The size of the ball valve 52 relative to the interior housing portion in which it moves and relative to the size and location of the seat 55 and the openings 62 and 64 is such that the relative amounts of air flowing directly from the interior of the housing 42 to the hose 46 and to the openings 62 and 64 will vary with movement of the ball valve 52 in the interior of the housing 42 in response to variations in the vacuum in the intake manifold 14. When the latter vacuum reaches a predetermined maximum (in the negative sense) value, the ball valves 52 and 54 move to the position shown in FIG. 3 where all the air from the hose 44 is bled to atmosphere through the openings 62 and 64.

It is understood that the compressor 30 can be driven by an electrical motor connected to the vehicle battery through an ignition switch and through a switch that activates the compressor only when the engine is started. For example, the latter switch could be connected to a sensor, or the like, that is responsive to a predetermined oil pressure in the engine block for activating the electric motor associated with the compressor 30.

A temperature responsive control unit 68 (FIG. 1) is mounted on the surface of the intake manifold 14 adjacent the device 40 and is connected to the compressor 30 as shown by the dashed line. It is understood that the control unit 68 includes a temperature responsive probe or thermostat (not shown) for responding to a predetermined engine temperature for selectively activating and deactivating the compressor 30 in a conventional manner, as will be described.

As shown in FIG. 4, the hose 26 is connected to a float-bowl reservoir 70 which, in turn, is connected through a supply line 72 to a fluid container 74. The float-bowl reservoir 70 includes a float 76 that operates an inlet valve 78 which can be of the needle valve type, to maintain a uniform level of cooling fluid within the reservoir 70 in a conventional manner. In the preferred embodiment, the fluid is in the form of water, or water in solution with other substances, such as methanol or alcohol, and the container 74 is provided with a pump (not shown) for pumping the fluid to the reservoir 70. Also, the float 76 is located at a selected elevation below the elevation of the nozzle 22 to prevent the fluid from unintentionally flowing under the influence of gravity to and through the nozzle 22. The reservoir 70, while not necessary to the operation of the system of the present invention, permits the supply container 74 to be located remotely from the engine 10 at a convenient elevation relative to the nozzle 22.

The nozzle 22 is adapted to provide a downwardly directed and preferably diverging flow of finely divided fluid droplets in response to the flow of air through the nozzle. While many different types of nozzles are suitable for use with the present invention, the nozzle 22 of the type shown in FIG. 5 is preferred which includes a central bore 80 for receiving the fluid from the hose 26 and a plurality of circumferentially arranged atomizing air supply bores 82 for receiving air from the hose 28 and for directing the flow of air to the otlet of the bore 80. The flow of air past the outlet of the bore 80 creates a low pressure zone which induces, or draws, fluid from the hose 26 through the bore 80 in a conventional manner, where it is mixed with, and atomized by, the air passing into the inlet 24 of the carburetor 12. In the alternative, a nozzle 22' of the type shown in FIG. 6 may be provided which has a central bore 84 connected to the fluid supply hose 26 and an air-injection bore 86 connected to the air supply hose 28 that opens into the central bore 84 at an acute angle to effect the induction and atomizing function.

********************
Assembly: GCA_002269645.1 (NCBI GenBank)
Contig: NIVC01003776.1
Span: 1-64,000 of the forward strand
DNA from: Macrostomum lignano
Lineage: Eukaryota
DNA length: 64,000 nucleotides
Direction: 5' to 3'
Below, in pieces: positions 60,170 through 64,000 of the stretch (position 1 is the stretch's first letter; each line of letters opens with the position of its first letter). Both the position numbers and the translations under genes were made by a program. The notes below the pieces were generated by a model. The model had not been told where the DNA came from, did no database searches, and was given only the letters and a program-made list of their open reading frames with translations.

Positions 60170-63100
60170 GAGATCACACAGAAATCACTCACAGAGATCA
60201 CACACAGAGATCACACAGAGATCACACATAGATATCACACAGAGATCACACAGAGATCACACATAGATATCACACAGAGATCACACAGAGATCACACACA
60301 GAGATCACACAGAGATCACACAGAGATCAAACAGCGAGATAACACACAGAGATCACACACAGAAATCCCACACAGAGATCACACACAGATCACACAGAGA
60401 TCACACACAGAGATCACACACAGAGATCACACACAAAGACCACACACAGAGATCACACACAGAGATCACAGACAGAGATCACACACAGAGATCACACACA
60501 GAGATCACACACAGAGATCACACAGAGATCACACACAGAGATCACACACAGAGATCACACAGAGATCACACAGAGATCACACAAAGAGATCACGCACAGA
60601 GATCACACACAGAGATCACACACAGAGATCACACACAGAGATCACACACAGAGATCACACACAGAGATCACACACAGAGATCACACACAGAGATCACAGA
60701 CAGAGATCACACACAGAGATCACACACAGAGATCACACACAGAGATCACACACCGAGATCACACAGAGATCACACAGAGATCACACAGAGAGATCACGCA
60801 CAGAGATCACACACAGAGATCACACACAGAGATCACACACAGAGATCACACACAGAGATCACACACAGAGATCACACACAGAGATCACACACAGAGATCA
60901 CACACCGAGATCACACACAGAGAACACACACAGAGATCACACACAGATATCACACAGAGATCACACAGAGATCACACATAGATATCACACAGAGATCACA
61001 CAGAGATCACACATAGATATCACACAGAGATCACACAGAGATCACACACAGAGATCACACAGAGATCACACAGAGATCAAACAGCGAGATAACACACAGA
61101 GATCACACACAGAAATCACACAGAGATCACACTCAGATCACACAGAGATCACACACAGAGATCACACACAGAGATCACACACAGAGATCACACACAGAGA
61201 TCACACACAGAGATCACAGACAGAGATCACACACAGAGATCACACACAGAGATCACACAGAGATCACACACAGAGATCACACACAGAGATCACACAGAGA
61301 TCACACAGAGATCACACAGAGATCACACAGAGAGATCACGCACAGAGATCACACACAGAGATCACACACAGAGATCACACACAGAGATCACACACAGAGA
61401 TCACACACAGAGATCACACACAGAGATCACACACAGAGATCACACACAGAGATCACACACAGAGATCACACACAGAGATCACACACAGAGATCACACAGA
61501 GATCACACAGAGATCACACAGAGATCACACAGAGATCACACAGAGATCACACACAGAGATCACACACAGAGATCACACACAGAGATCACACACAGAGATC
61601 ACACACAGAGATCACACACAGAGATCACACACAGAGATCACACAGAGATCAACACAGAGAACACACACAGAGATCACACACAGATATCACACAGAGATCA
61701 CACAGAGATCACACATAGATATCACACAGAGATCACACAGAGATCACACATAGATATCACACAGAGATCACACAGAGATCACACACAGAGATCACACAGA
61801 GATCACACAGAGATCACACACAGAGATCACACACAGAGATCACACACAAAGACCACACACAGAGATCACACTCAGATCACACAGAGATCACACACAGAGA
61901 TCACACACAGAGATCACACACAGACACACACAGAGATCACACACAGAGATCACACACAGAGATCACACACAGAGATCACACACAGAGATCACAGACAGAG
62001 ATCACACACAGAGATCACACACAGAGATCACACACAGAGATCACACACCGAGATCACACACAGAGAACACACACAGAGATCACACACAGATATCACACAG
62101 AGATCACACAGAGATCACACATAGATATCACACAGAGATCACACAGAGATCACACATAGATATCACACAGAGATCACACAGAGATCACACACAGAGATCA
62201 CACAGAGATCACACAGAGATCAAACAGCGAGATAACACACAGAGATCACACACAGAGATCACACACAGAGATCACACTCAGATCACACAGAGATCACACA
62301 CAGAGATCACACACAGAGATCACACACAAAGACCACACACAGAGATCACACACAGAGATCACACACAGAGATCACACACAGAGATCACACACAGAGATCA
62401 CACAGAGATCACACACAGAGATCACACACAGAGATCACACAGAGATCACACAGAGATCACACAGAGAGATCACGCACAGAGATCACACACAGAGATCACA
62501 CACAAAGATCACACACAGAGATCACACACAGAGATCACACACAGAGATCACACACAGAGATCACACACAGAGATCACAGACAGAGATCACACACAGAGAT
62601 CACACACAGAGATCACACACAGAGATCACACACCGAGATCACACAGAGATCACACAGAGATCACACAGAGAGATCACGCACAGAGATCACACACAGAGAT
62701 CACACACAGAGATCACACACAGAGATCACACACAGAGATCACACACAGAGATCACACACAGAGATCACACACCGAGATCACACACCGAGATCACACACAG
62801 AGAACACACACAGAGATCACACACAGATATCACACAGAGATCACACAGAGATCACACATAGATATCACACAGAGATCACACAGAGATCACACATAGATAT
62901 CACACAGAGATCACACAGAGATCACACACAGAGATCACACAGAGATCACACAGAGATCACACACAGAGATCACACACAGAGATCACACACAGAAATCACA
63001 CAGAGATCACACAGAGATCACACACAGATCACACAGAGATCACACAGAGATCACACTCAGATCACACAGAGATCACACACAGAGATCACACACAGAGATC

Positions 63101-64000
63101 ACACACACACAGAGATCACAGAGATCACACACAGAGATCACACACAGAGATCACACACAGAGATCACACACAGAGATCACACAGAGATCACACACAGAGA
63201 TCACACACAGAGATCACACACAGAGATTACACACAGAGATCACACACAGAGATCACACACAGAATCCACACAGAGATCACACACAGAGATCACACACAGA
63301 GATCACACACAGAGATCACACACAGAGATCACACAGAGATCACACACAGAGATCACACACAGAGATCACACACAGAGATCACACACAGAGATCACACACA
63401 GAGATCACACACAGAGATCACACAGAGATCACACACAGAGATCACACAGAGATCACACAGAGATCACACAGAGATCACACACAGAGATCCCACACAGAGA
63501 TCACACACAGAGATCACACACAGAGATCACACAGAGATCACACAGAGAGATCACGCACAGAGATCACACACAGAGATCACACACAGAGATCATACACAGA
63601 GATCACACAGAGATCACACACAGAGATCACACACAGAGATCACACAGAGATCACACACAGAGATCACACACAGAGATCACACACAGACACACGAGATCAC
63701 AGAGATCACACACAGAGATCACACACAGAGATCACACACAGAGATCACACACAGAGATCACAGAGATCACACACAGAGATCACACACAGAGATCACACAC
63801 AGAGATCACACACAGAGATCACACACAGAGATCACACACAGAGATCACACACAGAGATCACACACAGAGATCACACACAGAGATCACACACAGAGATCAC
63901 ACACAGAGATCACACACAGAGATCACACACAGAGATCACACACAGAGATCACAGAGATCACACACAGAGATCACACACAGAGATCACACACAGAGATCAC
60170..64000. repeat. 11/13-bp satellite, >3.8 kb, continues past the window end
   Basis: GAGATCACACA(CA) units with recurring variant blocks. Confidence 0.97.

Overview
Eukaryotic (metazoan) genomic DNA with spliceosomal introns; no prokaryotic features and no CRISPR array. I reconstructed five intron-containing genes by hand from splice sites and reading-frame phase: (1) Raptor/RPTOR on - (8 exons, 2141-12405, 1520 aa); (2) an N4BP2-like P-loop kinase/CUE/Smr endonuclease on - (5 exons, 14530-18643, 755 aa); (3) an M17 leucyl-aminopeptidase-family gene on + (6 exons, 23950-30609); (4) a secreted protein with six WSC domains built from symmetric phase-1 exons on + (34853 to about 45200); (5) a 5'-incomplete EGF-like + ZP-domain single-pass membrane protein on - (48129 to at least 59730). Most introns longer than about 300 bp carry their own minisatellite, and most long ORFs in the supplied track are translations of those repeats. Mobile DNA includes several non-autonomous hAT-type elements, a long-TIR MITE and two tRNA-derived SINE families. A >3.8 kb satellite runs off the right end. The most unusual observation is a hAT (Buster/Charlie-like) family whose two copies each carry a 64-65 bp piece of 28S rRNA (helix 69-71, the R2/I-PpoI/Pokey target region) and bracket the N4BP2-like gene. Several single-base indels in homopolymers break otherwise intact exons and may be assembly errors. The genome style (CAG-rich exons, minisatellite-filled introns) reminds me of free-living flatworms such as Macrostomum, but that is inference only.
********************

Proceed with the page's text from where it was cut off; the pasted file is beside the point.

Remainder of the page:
In operation, and assuming the compressor 30 is driven by an electrical motor connected to the vehicle battery through an ignition switch, upon turning on the ignition switch and starting the engine, the electric motor, and therefore the compressor 30, will be activated to draw in ambient air through the inlet conduit 32 where it is pressurized and passed at a constant flow rate, via the hose 34, to the inlet hose 44 of the flow control device 40. During idle conditions of the vehicle the relatively high vacuum that exists in the intake manifold 14 is communicated, via the vacuum hose 66, to the interior of the housing 42 of the flow control device 40. This, plus the effects of the pressure of the air entering the housing 42 from the hose 44 and atmospheric pressure from the openings 62 and 64 acting on the diaphragm 56, will move the ball valves 52 and 54 against the force of the spring 58 to the position shown in FIG. 3 so that all of the air introduced to the housing 42 from the inlet house 44 is bled from the openings 62 and 64 into atmosphere. Thus, the nozzle 22 will receive no air and will not inject any water into the carburetor 24.

During cruise conditions of the vehicle, the vacuum in the intake manifold decreases until the force of the spring 58 is greater than the combined forces of the latter vacuum, the pressurized air from the inlet hose 46, and the atmospheric pressure acting on the membrane 56. As a result, the ball valve 52 is moved towards the seat 57 and thus partially blocks flow through the passages 62 and 64, permitting the flow of some air directly through the housing 42 and to the outlet hose 44 for introduction to the nozzle 22 via the hose 28. This movement continues in response to further reductions in manifold vacuum correspond to increasing load conditions until the ball valves 52 and 54 attain the position of FIG. 2, corresponding to a "wide-open" throttle condition. In this position, all of the air from the inlet hose 44 passes directly through the housing 42 and to the outlet hose 46 and the nozzle supply hose 28, resulting in a maximum injection of water.